The symbols of light acts as their conscience, as they begin to become consumed with the guilt of their actions and spiral out of control. Macbeth’s remorse becomes too strong as he can’t even sleep anymore, because the darkness reminds him of the evilness within him in the darkness. Macbeth recalls, “Methought I thought a voice cry- “sleep no more! Macbeth does murder sleep”- the innocent sleep” (2.2.47-8) Macbeth becomes paranoid, obsessive, and careless in his actions following his first murder. Lady Macbeth uses the light to hide herself from the darkness and evilness that surrounds her as she “she has light by her continually; ‘tis her command” (5.1.20) The same darkness that she used to commit her murders, to hide her conscience that could’ve prevented her from committing the crimes, is now the one she fears, that she needs protecting from.
She begins to see strangles heads in the wallpaper, which can be a symbolic representation of the patriarchal order that stifled women. The bars on the wallpaper that cage the imaginary women are a reflection of her own situation where she is confined in the old mansion. Even the smell of the wallpaper, which she describes as being ‘yellow’ and present throughout the house, is a reflection of the mental repression that is always present in her life. She is so consumed by the smell that she thinks about burning the old mansion just to cover it
What, quite unmanned in folly?” Macbeth’s erratic behavior in the Banquet Scene, is a sign of his growing paranoia. Lady Macbeth and Macbeth’s relationship has begun to deteriorate as they attempt to overcome the constant fear that has begun to consume them. By the last act of the play, all equality and love between the two is lost and replaced with mania. In the Sleepwalking Scene, Lady Macbeth’s paranoia is exposed through her obsessive hand washing and shouting: “Out, damned spot, out, I say!” Unable to escape the guilt which entraps her, Lady Macbeth is reliving the night of Duncan’s murder. The “damned spot” which Lady Macbeth refers to is the blood left by the murder of Macbeth, a symbol of guilt.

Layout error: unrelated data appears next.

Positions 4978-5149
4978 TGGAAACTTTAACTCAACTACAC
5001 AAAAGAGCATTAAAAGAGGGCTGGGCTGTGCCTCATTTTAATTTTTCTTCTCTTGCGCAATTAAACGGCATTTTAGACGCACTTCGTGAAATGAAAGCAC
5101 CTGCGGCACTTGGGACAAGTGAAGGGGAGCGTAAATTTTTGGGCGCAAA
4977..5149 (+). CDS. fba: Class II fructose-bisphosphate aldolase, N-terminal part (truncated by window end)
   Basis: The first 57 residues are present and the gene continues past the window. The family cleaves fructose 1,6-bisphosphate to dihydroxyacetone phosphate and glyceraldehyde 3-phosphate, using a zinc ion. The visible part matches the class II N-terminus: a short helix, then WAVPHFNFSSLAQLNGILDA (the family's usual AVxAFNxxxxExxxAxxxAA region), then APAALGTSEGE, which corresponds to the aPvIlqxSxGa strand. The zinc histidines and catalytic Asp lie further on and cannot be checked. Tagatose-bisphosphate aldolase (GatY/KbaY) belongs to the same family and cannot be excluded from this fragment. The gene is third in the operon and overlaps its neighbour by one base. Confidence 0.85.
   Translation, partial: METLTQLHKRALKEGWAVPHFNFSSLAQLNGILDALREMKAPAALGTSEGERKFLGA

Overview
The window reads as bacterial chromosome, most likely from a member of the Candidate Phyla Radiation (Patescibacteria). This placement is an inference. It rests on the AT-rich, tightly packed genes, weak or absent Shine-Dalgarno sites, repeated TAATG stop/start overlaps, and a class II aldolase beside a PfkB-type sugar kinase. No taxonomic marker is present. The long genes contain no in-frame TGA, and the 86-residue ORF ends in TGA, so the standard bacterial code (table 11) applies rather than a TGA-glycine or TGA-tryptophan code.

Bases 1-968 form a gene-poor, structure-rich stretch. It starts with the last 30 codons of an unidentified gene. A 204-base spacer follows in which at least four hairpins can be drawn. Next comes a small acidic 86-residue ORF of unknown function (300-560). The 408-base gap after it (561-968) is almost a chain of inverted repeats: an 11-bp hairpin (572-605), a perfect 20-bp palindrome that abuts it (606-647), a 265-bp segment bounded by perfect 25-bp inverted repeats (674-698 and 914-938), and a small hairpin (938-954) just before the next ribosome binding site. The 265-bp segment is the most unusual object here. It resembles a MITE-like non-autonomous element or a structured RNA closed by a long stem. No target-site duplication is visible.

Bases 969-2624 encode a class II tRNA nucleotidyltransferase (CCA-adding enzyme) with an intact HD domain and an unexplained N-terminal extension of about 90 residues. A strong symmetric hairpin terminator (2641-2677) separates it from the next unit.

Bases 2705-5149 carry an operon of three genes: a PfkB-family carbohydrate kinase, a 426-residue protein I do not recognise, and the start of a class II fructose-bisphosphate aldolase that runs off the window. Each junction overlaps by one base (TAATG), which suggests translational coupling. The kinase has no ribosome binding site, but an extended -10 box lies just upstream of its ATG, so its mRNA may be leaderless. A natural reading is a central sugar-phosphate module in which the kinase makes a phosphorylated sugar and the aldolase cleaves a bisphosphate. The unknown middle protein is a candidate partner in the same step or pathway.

It’s no surprise, that Shakespeare’s Macbeth was clearly constructed as a rebellion against femininity roles of the time. During the Elizabethan era, women were raised to believe they were inferior to men since men obtained desired masculine qualities such as strength, and loyalty, whereas women were viewed as figures of hospitality (1; 6; 28-31). Obviously, not being tempted by the luxury of subservient women, William Shakespeare rebuked this twisted belief, applying that women deserve more respect than their kitchen tables. However, if transcending female expectations was used as a weapon than for good, is it still considered an act of femininity? Of course not!
“They staggered from the studio, Missus leaning heavily on Josephine’s shoulder, her feet dragging behind.” (Conklin 188). Josephine lies, possibly to reassure Missus or to avoid the consequences that she as a slave may receive talking back to their masters. Conklin has created an air of frustration and hurt feelings in this scene as Missus confesses that she knows about Josephine’s thoughts of escaping, which seem to push Josephine further and further away from her. “A pure rage gripped Josephine,” and “darkness spilled forth into the room.” (189) With this you can see the author is really putting emphasis on these thoughts Josephine is having. It seems so out of character for Josephine its as if the darkness really has filled her.